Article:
Many survivors of complex trauma meet the criteria for other diagnostic categories as well. Trauma related disorders like PTSD and substance abuse frequently co-exist, for example. Historically, clients may have had to choose between focusing on trauma or substance abuse before receiving treatment for the other issue. Some therapists and treatment programs believe that people need to get clean and sober before they can do other therapy work. In my experience, many trauma survivors develop substance abuse problems in attempts to cope with their trauma symptoms. Alcohol or drug abuse becomes a way of trying to self-medicate. It has always seemed unrealistic to me to expect trauma survivors to put down their coping mechanisms, even those that are unhealthy, prior to developing alternatives.
This study (found at Belleruth Naparstek’s Blog) supports the idea that treating trauma first is important and effective in terms of also decreasing substance abuse:
Reduced PTSD Symptoms Lead to Reduced Substance Abuse, but Not the Other Way Around
A new study from researchers at C.C.N.Y. (City College of New York) examined the connection between improvements in posttraumatic stress and improvement in substance abuse over the course of time in 353 women diagnosed with both conditions.
Participants were randomly assigned to 12 sessions of either trauma-focused treatment or health education. Assessments were made on the PTS and the substance use during treatment at 1 week and posttreatment after 3, 6, and 12 months.
Subjects showing no improvement, an improvement in the substance use only, or a total, global improvement early on, tended to maintain their original diagnosis over time; but subjects initially exhibiting improvement in their PTSD symptoms were significantly more likely to transition into a global response over time, indicating that they maintained their PTSD improvement, and that it was associated with subsequent improvements in substance use.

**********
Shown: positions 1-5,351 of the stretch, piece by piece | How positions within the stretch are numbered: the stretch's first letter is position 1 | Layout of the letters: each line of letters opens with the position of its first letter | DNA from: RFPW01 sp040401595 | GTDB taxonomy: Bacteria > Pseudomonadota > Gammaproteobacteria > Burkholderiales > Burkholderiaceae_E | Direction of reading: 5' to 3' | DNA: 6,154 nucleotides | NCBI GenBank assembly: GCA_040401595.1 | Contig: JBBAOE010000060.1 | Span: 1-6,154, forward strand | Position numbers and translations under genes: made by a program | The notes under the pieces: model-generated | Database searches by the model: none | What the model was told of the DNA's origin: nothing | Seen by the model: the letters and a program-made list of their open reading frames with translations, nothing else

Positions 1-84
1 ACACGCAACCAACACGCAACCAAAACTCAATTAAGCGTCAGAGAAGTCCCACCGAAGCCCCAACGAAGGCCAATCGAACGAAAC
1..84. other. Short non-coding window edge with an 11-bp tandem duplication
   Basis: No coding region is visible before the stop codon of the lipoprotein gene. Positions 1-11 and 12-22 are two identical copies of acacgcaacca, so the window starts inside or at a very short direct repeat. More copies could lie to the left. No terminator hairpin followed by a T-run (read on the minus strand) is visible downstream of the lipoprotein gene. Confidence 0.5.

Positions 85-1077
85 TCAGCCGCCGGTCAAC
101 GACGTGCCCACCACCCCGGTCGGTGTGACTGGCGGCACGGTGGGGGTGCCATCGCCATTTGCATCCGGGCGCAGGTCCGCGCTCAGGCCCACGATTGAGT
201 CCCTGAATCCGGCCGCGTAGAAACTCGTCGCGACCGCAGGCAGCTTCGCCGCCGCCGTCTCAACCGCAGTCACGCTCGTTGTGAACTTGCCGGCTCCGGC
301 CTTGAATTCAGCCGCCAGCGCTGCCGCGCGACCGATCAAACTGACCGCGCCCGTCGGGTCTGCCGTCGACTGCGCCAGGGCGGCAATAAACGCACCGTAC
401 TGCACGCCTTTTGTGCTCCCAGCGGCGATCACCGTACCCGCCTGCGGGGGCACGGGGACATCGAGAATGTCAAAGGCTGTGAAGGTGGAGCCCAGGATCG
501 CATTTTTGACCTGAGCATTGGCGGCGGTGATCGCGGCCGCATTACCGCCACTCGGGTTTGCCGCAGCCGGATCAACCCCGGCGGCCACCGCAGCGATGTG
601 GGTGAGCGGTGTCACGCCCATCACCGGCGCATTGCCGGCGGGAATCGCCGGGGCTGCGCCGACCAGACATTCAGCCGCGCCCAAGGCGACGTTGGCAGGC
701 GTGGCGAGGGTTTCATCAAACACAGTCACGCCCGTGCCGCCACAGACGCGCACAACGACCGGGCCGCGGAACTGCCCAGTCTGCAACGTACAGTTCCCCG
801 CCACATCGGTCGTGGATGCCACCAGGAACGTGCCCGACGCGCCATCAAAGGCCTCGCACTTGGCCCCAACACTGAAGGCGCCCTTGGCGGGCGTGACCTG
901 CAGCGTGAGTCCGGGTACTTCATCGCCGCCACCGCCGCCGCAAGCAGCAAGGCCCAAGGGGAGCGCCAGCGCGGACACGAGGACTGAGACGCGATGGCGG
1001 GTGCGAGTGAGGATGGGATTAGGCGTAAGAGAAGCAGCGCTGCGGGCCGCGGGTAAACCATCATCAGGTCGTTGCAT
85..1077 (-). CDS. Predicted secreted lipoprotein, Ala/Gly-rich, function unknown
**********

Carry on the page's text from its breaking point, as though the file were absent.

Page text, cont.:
Additionally, trauma-focused treatment was significantly more effective than the health education method in achieving substance use improvement, but only among those who were heavy substance users at baseline and had achieved significant PTSD reductions.
This study concludes that reductions in PTSD severity were more likely to be associated with substance use improvement, but that it did not work the other way around: reductions in substance abuse did not lead to improved PTSD symptoms. These results support the self-medication model of coping with PTSD symptoms, and an empirical basis for integrated interventions for improved substance use outcomes in patients with severe symptoms.
Citation: Hien DA, Jiang H, Campbell AN, Hu MC, Miele GM, Cohen LR, Brigham GS, Capstick C, Kulaga A, Robinson J, Suarez-Morales L, Nunes EV. Do treatment improvements in PTSD severity affect substance use outcomes? A secondary analysis from a randomized clinical trial in NIDA’s Clinical Trials Network. American Journal of Psychiatry. 2010 Jan; 167(1):95-101.